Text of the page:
MVA : Most of your videos are based on documentary material, which you combine with new fictional elements, always showing the artificial nature of both: the factual and the fictional. However, in your recent works, we find a significant shift in your method: this documentary element disappears and only fiction remains, without the anchoring to the real that used to characterize your practice. How does this step into fiction, this detachment from the real, take place?
OF : I’m not interested in the artificial nature of the stories I’m telling. Quite the contrary, the stories I pick are always marked by the strong belief of the storyteller in what he or she is telling, an identification that is very emotional, even if it turns out that the storyteller is lying. But even if we remove any real-life voice from the work and call it fictional, the work in itself is always a document: it’s a document of wish-fulfilment, as Bill Nichols calls it, but also a historical document of a particular moment in time. And again, I think of my works as portraits. This helps me to elide the fictional and the documentary, the self with an other, since I desperately need both but have faith in neither.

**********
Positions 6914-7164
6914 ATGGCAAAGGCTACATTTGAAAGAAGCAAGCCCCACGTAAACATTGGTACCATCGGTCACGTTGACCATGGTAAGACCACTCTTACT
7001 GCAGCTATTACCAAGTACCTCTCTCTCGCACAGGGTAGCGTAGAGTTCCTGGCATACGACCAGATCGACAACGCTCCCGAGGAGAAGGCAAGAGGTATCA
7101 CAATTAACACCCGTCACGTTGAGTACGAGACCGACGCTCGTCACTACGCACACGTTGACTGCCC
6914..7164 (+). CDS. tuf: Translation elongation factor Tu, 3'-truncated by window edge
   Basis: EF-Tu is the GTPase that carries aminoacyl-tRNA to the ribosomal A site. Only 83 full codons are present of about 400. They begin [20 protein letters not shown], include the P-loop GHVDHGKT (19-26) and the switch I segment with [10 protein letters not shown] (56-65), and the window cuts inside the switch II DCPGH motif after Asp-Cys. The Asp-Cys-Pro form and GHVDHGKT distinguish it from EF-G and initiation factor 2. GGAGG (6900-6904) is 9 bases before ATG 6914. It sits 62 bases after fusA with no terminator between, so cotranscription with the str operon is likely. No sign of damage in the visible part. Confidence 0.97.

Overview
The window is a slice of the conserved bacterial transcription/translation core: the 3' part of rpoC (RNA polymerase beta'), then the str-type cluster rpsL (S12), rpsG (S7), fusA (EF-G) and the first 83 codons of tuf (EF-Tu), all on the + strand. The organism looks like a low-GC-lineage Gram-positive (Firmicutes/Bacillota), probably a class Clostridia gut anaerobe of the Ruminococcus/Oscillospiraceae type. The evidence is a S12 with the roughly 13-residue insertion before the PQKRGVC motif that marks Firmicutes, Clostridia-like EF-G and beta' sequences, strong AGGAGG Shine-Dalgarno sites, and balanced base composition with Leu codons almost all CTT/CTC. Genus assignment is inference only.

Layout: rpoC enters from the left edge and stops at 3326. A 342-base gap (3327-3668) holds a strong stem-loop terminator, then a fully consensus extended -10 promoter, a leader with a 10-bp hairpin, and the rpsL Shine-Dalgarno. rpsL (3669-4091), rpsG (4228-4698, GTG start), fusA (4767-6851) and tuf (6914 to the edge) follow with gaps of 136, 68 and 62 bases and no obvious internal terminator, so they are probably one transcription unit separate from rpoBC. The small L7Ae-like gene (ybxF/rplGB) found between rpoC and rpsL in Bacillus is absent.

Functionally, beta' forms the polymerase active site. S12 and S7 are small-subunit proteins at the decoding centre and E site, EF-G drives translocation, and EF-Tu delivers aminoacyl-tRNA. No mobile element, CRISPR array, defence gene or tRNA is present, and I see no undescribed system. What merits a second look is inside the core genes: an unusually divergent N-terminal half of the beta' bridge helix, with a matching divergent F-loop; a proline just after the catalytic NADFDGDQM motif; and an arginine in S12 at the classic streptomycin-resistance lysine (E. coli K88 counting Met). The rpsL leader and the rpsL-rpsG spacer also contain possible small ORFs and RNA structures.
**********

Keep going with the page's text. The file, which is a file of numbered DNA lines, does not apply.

MVA : Let’s talk about the way you show your work. While the first videos took the form of expanded installations or multi-channel videos, from The Grote Boodschap on they tend to concentrate more and more – with exceptions – on single-channel installations presented in a black box, reproducing the cinematographic classical device.
OF : At some point, I felt that the visual simultaneity offered by multi-screen installation was privileging sensory and spatial experience over temporal processes. Reducing visual input to one screen represents an attempt to focus the works more on the interplay of memory and time. I don’t think it’s a trend though. In the last five years I’ve made two single-screen works and two multi-screen ones.